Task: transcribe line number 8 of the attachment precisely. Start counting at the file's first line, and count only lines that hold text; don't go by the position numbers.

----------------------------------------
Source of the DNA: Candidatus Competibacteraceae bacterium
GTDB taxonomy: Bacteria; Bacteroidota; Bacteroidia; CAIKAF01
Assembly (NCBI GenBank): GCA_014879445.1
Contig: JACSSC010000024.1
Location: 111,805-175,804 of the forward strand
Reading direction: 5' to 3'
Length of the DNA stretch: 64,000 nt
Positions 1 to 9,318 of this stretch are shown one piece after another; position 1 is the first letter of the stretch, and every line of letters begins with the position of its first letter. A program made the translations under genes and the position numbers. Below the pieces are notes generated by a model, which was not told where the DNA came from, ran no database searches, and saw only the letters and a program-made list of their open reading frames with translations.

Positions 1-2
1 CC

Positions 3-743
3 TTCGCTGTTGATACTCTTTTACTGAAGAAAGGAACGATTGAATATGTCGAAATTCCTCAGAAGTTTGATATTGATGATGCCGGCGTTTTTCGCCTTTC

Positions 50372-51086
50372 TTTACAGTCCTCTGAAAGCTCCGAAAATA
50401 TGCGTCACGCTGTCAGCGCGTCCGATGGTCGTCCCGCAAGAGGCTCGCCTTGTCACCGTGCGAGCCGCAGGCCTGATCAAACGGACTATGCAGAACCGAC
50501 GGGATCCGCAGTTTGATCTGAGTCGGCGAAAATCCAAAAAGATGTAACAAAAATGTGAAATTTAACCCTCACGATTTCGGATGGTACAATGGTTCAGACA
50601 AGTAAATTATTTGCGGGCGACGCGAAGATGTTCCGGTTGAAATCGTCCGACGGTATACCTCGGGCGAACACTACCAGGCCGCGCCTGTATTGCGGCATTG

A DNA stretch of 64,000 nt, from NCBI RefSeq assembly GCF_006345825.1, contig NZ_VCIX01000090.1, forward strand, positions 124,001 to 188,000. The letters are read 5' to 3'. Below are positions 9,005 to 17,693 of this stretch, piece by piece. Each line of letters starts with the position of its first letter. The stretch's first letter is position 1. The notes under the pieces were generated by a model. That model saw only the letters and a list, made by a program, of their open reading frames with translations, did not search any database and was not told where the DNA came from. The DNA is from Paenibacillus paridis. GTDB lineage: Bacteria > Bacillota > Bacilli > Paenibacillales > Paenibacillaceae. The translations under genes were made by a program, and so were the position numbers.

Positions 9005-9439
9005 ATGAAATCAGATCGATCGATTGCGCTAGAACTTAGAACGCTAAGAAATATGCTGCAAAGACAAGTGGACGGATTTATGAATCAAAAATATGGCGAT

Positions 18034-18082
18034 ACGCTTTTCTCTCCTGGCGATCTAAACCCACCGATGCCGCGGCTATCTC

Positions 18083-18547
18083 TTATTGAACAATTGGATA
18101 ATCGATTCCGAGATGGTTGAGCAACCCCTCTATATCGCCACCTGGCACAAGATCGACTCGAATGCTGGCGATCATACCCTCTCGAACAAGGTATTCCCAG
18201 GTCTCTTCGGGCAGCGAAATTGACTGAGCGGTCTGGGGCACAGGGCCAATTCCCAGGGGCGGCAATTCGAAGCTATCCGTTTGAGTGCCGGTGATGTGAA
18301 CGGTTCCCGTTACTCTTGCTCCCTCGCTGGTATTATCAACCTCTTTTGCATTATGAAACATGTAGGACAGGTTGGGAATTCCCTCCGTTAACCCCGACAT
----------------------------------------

Positions 1 to 9,318 of this stretch are shown one piece after another; position 1 is the first letter of the stretch, and every line of letters begins with the position of its first letter. A program made the translations under genes and the position numbers. Below the pieces are notes generated by a model, which was not told where the DNA came from, ran no database searches, and saw only the letters and a program-made list of their open reading frames with translations.